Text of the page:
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New Mexico ends qualified immunity

New Mexico Gov. Michelle Lujan GrishamMichelle Lynn Lujan GrishamNew Mexico ends qualified immunity On The Trail: How marijuana went mainstream New Mexico lawmakers send recreational marijuana bills to governor MORE (D) signed a bill Wednesday ending qualified immunity for all government workers, including police. 

Grisham signed the New Mexico Civil Rights Act, which ends the use of qualified immunity as a defense for depriving a person of their civil rights, her office said.

Qualified immunity shields state and local police from civil suits unless they violated a clearly established constitutional right, according to the National Conference of State Legislatures.

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New Mexico is the first state to end qualified immunity for all public bodies, the New Mexico House Democrats said on Twitter. However, it is not the only state to end the practice in some capacity.

Colorado banned the use of qualified immunity for police officers in June. New York City also ended qualified immunity for New York Police Department officers late last month.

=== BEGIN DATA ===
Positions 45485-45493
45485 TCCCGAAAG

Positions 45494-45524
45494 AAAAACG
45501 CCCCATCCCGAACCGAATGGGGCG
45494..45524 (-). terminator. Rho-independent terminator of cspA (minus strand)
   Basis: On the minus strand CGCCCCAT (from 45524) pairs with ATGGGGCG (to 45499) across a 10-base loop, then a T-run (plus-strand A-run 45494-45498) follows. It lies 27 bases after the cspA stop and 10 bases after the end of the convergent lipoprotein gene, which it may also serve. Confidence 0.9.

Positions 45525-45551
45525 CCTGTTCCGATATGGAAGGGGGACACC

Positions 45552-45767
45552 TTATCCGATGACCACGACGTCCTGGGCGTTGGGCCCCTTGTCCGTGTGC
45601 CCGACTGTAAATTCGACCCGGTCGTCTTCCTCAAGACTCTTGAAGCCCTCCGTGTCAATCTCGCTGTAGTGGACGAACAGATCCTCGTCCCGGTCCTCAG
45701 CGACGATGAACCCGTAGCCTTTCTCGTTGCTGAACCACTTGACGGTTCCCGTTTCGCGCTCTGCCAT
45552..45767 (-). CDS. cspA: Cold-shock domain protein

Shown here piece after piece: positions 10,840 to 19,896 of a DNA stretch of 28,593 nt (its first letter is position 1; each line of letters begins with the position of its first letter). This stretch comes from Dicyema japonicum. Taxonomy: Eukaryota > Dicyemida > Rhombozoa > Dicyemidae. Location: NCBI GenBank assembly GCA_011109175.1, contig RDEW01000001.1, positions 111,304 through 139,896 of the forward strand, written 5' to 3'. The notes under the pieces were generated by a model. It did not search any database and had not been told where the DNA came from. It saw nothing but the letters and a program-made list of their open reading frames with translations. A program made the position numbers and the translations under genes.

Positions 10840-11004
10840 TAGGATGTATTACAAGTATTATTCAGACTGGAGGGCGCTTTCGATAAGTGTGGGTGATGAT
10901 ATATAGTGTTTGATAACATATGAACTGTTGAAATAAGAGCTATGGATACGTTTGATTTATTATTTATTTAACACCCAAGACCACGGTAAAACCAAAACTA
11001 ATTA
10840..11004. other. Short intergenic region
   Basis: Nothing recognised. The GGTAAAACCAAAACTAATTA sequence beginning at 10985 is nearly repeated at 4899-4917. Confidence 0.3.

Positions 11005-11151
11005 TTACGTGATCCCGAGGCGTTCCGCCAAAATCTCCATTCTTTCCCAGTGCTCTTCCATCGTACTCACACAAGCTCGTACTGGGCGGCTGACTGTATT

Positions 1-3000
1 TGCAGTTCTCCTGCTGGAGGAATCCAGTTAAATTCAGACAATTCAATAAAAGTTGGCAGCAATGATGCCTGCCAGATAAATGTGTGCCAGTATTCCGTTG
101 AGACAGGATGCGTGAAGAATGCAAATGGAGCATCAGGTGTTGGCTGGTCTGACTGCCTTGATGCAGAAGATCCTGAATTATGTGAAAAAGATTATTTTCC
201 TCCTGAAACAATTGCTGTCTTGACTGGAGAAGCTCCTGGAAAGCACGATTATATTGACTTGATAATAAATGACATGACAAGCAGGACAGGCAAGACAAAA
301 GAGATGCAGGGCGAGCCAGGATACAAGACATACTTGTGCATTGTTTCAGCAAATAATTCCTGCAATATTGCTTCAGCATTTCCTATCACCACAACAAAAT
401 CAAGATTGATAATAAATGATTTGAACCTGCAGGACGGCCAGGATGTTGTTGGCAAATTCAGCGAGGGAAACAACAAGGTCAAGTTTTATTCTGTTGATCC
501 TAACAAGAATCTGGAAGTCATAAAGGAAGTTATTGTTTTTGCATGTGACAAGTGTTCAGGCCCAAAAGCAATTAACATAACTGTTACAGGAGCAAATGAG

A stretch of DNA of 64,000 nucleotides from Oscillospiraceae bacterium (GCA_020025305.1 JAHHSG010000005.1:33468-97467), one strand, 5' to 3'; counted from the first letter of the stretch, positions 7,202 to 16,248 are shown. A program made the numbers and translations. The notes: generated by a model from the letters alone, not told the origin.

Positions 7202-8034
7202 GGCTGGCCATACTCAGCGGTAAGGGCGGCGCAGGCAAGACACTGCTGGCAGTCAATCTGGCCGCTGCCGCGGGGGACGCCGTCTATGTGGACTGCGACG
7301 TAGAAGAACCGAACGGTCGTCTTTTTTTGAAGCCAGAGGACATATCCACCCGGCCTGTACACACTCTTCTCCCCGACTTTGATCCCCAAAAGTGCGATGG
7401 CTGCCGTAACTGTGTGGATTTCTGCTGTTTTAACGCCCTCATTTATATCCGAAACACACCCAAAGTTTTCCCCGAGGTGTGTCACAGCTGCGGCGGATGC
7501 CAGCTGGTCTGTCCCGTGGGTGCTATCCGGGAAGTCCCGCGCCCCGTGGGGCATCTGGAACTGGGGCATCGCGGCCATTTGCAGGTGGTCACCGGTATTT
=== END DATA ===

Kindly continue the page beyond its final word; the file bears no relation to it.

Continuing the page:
The bill permits “an individual to bring a claim against a public body or person acting on behalf of or under the authority of a public body for violation of the individuals’ rights, privileges or immunities arising pursuant to the Bill of Rights of the Constitution of New Mexico,” according to its text.

These entities cannot “enjoy the defense of qualified immunity for causing the deprivation of any rights, privileges or immunities secured by the bill of rights of the constitution of New Mexico.”

The New Mexico House of Representatives passed the bill in February by a vote of 39-29, while the state senate passed it in March by a vote of 26-15, according to records on the state legislature’s website.

The law goes into effect on July 1 and claims from incidents prior to that date may not be brought.

Qualified immunity shields state and local police from liability unless they violated a clearly established civil right. It came under scrutiny last year amid a national conversation about police brutality sparked by the killings George Floyd and other Black Americans in police custody.